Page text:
July 30, 2012 at 9:31 am by Ethan Purser under Atlanta Braves
Here are the write-ups for prospects 11-25 from our midseason prospects list. Here is the composite list. Once again, ages are as of midnight on June 30th.
11. Nick Ahmed | RH SS | 6’3”, 205 lb. | Age: 22
Ahmed’s performed fairly well in his first full professional season in High-A Lynchburg, hitting .274/.342/.419 with 6 homers, 31 doubles, and a 40/72 walk-to-strikeout ratio in 446 plate appearances. He’s shown surprising speed, as he has swiped 31 bags in 40 attempts. After having a very slow May, Nick has picked it up as of late, including a solid .300/.349/.450 line in July. His defense at shortstop has been passable but not spectacular, committing 20 errors in 545 defensive chances. Possessing only one true standout tool—his arm—Ahmed faces a bit of an uphill battle at shortstop, as his large frame leads to some concerns about his long-term position. At his current pace, do not be surprised if he makes it to the Double-A level by season’s end.
12. Matt Lipka | RH CF | 6’1”, 195 lb. | Age: 20
The slow-developing Lipka has hit a paltry .271/.335/.337 with 5 doubles, 1 triple, and 2 home runs in 229 plate appearances for High-A Lynchburg. As suggested by his low strikeout rate (14 percent), Matt is still making a good bit of contact and has boosted his walk rate (8.7 percent) from previous seasons. The Texan has not shown the greatest instincts on the bases, as he has been caught 6 times in 18 attempts. The transition to center field has been smooth, from all accounts. Lipka’s still all about tools/projection, and as a 20-year-old in High-A, that is perfectly fine. Some sort of standout statistical production would be nice, however. Until then, Lipka remains in the middle tier of Braves’ prospects and continues to carry huge boom/bust potential as a prospect. He is currently on the 7-day disabled list.
13. Kyle Kubitza | 3B; Bats: L Throws: R | 6’3”, 190 lb. | Age: 21
Kubitza’s first full-season assignment in Rome has been quite strange, as he’s posted a .232/.347/.403 line with 9 home runs and a 58/102 walk-to-strikeout ratio in 409 plate appearances. Kyle’s monthly splits are quite telling of how his season has progressed, as a .977 OPS in April, .687 OPS in May, .819 OPS in June, and .519 OPS thus far in July hint at the overall inconsistency with which he has swung the bat. Regardless of this streakiness, the Texan has shown both raw and in-game power, good patience, and has even shown some speed on the base paths (16 SB), although he is still quite raw in this regard (10 CS). His defense at third base has been iffy, collecting 17 errors in 175 chances. Kubitza’s shown some pop and patience—two aspects one likes to see early in a corner prospect’s offensive game, especially one coming from college—but has also shown a propensity to swing-and-miss in bunches. Monitor how he adjusts during his most recent funk, and look for him to make the move to High-A Lynchburg by next season.
14. Todd Cunningham | OF; Bats: S Throws: R | 6’0”, 200 lb. | Age: 23
2012 has been somewhat of a breakout season for Cunningham. After posting subpar numbers over the past two seasons, Todd is coming into his own in Double-A Mississippi, hitting .322/.372/.423 while posting a .370 wOBA in 379 plate appearances. His walk rate has slipped a bit from last season (6.3 percent), but he has built upon his reputation as a low strikeout/high contact hitter. The switch hitter has shown a noticeable platoon split over his minor league career and this season has been no different, posting a .783 OPS from the left side while posting a measly .663 OPS from the right side. Cunningham’s showcased his solid-average speed, swiping 16 bags in 22 chances. Todd has spent a majority of his time in center field, committing 3 errors and registering 2 assists in 128 chances. He will never be a big power hitter, so he will need to play superb defense in center field and get on base at a high rate in order to play regularly at the next level. Cunningham’s supporters believe he will be able to do just that; his detractors question the former part of the equation, along with the transition of the hit tool to the major league level. Look for Cunningham to continue his solid play at the Double-A level, and don’t rule out a promotion to Gwinnett by the end of the year. He will likely compete for a roster spot next spring.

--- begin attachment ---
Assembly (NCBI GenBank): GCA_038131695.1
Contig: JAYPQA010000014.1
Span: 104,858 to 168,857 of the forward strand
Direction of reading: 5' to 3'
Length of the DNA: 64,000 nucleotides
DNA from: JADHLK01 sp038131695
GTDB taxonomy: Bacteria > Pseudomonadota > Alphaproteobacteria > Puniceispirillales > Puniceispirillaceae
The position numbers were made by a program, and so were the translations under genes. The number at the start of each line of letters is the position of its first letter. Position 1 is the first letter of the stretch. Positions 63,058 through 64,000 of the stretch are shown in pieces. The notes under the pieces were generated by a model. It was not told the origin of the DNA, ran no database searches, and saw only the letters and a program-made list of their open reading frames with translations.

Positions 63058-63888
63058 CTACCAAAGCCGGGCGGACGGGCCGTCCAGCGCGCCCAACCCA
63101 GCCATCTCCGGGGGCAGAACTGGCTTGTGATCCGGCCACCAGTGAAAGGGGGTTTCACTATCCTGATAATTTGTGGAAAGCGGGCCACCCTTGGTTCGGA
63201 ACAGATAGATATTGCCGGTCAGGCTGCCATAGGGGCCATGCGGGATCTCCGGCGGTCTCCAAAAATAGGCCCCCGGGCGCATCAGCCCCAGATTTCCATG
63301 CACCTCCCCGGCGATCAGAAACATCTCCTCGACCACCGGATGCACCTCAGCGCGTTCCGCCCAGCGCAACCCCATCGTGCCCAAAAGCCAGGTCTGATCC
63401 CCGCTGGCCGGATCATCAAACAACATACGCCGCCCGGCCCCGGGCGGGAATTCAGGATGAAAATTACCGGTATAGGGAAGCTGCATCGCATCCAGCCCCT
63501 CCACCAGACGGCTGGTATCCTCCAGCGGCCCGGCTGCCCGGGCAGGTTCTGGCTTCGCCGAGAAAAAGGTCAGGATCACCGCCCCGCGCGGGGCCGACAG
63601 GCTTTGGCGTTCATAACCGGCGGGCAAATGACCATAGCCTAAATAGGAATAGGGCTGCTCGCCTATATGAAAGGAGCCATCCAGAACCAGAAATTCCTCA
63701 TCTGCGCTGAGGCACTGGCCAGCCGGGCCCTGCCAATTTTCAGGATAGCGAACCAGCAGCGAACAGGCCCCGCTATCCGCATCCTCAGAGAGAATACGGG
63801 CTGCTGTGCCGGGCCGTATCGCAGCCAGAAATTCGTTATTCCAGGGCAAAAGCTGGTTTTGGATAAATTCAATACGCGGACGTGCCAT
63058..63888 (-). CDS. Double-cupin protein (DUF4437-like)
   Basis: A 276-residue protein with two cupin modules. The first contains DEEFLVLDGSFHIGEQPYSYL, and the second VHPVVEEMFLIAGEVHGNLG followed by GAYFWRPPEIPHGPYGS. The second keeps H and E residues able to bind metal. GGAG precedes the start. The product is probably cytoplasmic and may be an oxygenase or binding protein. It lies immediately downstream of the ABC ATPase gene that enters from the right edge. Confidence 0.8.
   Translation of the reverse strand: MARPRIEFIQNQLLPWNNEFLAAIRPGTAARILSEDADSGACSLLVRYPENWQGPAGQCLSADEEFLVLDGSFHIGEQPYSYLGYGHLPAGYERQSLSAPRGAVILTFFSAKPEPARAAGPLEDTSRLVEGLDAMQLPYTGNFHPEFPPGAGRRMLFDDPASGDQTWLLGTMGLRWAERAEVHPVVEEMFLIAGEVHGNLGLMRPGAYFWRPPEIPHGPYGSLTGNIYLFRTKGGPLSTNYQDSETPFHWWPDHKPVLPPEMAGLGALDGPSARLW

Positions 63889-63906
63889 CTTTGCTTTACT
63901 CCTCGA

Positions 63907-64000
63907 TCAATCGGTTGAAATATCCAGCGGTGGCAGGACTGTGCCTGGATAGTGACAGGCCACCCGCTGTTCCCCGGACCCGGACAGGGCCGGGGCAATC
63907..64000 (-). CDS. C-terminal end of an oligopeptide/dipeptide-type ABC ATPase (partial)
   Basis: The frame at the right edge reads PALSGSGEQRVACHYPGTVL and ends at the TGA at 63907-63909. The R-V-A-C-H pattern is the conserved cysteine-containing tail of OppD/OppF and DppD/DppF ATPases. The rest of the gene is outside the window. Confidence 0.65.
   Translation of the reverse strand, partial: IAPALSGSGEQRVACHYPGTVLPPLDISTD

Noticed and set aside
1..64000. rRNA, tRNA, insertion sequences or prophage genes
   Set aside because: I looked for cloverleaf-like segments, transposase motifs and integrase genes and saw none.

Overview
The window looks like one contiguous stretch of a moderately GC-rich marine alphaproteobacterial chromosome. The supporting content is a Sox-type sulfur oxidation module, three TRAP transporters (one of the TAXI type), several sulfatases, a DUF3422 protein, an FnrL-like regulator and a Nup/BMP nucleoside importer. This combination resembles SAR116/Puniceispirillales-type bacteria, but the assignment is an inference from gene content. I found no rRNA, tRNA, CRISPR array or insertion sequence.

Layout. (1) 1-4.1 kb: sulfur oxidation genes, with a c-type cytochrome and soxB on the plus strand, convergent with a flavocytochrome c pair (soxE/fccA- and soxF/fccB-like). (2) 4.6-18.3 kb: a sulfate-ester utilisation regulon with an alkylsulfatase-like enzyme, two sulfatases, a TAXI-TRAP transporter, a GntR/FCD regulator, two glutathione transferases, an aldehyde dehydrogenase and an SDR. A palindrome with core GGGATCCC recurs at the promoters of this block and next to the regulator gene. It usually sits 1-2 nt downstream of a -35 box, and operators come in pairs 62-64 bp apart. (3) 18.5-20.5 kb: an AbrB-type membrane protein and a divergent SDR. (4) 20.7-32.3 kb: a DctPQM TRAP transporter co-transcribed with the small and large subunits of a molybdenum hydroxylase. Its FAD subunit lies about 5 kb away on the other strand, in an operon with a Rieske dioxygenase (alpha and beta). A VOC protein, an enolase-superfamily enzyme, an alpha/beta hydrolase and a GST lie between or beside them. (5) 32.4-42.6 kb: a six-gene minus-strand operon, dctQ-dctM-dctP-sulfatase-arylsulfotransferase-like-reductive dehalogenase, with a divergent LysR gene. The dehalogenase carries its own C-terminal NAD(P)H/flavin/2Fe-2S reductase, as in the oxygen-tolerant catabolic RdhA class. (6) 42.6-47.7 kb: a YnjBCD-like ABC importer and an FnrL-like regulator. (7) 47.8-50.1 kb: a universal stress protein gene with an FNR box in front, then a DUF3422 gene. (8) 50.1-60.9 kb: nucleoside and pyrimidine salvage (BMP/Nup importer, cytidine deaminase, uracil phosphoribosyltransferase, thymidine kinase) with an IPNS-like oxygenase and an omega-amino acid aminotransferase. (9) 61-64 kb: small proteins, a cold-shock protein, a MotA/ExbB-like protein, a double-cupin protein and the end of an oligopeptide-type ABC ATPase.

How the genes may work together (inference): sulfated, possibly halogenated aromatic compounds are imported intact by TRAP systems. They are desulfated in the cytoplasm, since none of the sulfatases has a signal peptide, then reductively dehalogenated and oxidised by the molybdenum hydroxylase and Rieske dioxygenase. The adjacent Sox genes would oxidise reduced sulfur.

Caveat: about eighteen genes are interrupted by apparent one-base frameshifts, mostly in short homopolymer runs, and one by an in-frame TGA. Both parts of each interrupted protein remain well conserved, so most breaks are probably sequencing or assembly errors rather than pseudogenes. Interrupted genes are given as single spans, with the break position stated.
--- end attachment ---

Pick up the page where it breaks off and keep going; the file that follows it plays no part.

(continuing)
15. Tommy La Stella | 2B; Bats: L Throws: R | 5’11”, 185 lb. | Age: 23
La Stella’s had a good, not great season in the Carolina League, putting together a .273/.366/.424 line with a 34/22 walk-to-strikeout ratio* in 328 plate appearances. Tommy has shown decent speed and savvy on the base paths, stealing 13 bases in 15 attempts. His play at 2nd base has not been awful in terms of errors—he’s committed 7 in 306 chances—but La Stella’s biggest concern on defense is his range, something that will not show up in his minor league statistics. He’s missed some time this year due to a recurring back injury. Considered one of the top pure hitting prospects in the system coming into this year, La Stella has not completely overwhelmed in his first full season. He has shown well above-average OBP skills, decent power production, and the ability to put the bat on the baseball consistently, but it would be fair to say that he was expected to produce a bit more based on his age versus the level at which he is playing and the skills he flashed in 2011. La Stella still remains a nice prospect, but his profile is starting to resemble that of an organizational piece rather than an everyday player. Monitor how he comes back from his latest injury and look for him to possibly see some time in Double-A by season’s end
*Not a typo.
16. Navery Moore | RHP | 6’2”, 212 lb. | Age: 21